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National Assembly President Juan Guaido, who declared himself interim president of Venezuela, leads a session of the opposition-controlled assembly in Caracas, Venezuela, Monday, March 11, 2019
Image: picture-alliance/AP Photo/E. Verdugo
Politics

Maduro allies strip Guaido of immunity

April 3, 2019

Venezuela's self-declared president has been stripped of his immunity from prosecution. Guaido accused acting President Nicolas Maduro's "regime" of carrying out an "inquisition."

https://p.dw.com/p/3G7oz

Venezuela's Constituent Assembly voted to strip opposition leader and self-declared president Juan Guaido of his parliamentary immunity Tuesday.

The move by the assembly, which is loyal to acting President Nicolas Maduro, could pave the way for Guaido's prosecution and potential arrest.

Read more: Juan Guaido launches 'new phase' of anti-Maduro push

What you need to know

  • The Constituent Assembly voted unanimously to strip Guaido of his immunity from prosecution.
  • Venezuela's Supreme Court of Justice ordered the assembly to do so after Guaido violated an order banning him from leaving the country while under investigation.
  • Under the constitution, withdrawing a lawmaker's immunity requires approval from the National Assembly. But the opposition-controlled chamber has not endorsed the decision.

Guaido: 'Time is running out for Maduro'

'This is inquisition'

Diosdado Cabello, president of the Constituent Assembly, accused Guaido and the opposition of naively inviting a foreign invasion and inciting a civil war. 

"They don't care about deaths," he said. "They don't have the slightest idea of what the consequences of war are for a country."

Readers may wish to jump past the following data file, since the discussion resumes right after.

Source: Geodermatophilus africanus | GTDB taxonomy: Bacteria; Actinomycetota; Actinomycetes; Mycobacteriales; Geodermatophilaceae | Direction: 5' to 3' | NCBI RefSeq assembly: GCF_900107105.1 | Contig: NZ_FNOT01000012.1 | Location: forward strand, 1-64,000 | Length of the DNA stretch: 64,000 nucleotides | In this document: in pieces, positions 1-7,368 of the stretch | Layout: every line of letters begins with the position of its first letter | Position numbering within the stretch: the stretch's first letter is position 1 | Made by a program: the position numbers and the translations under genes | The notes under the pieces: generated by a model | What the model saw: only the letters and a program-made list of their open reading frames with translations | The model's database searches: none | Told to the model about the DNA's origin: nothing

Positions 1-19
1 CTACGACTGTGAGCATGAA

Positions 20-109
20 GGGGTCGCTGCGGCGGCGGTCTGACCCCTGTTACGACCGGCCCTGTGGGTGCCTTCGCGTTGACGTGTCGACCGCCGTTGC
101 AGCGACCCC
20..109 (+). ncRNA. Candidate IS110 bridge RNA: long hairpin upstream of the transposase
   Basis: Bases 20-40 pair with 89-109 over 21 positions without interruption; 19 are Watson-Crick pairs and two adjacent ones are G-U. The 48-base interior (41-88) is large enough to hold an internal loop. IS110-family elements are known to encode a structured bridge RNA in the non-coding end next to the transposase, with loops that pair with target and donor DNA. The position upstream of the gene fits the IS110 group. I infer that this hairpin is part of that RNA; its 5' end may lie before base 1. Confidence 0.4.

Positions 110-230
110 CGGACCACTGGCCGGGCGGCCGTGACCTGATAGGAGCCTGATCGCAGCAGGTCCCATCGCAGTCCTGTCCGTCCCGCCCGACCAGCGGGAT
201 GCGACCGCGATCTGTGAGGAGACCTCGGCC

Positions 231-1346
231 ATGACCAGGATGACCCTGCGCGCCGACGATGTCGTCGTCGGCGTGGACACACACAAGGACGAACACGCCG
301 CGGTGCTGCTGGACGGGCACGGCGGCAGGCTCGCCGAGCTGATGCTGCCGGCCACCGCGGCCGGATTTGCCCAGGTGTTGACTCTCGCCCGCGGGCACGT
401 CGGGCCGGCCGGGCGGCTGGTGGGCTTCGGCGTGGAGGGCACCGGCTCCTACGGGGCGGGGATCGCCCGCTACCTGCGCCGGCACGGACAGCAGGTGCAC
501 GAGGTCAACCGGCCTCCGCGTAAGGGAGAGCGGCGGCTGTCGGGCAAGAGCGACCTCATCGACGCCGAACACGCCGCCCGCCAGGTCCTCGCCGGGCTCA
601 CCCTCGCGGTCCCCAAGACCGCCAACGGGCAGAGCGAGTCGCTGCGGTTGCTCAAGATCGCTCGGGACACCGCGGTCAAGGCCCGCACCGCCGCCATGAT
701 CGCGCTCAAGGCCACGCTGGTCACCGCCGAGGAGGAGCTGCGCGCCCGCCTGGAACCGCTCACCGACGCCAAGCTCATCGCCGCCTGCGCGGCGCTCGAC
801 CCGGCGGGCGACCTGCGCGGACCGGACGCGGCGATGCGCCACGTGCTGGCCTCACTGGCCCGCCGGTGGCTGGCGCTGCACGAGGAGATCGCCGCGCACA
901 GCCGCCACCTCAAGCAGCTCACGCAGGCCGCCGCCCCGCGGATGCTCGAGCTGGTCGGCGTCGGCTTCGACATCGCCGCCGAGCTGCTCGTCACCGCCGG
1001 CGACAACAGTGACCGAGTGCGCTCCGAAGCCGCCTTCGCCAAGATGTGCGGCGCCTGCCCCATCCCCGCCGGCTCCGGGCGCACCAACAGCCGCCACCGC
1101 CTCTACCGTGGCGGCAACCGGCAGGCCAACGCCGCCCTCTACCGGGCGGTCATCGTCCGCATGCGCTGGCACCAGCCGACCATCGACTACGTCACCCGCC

Read more: Venezuela explained: Who backs Maduro, who backs Guaido?

Earlier Tuesday, Guaido dismissed the high court and Constituent Assembly as illegitimate and continued his calls for Maduro to resign as president.

"They can try to kidnap me," the self-declared president said. "You know how the regime acts. This is not even persecution. This is inquisition."

Step towards prosecution: The Constituent Assembly's decree appears to allow the Supreme Court of Justice to move ahead with a trial of Guaido. But whether Maduro's regime will take action against the 35-year-old lawmaker remains unclear. So far, Maduro has avoided jailing Guaido.

Who is Guaido? The self-declared president is the head of the National Assembly. Roughly 50 countries, including the United States and Germany, recognize him as the legitimate leader of the oil-rich South American country.

What is the Constituent Assembly? The 545-seat assembly was elected in 2017 to draft a new constitution for Venezuela. Shortly after its first meeting in August 2017, it declared itself the supreme governing body of Venezuela and banned the opposition-led National Assembly.

dv/amp (AFP, AP, dpa)

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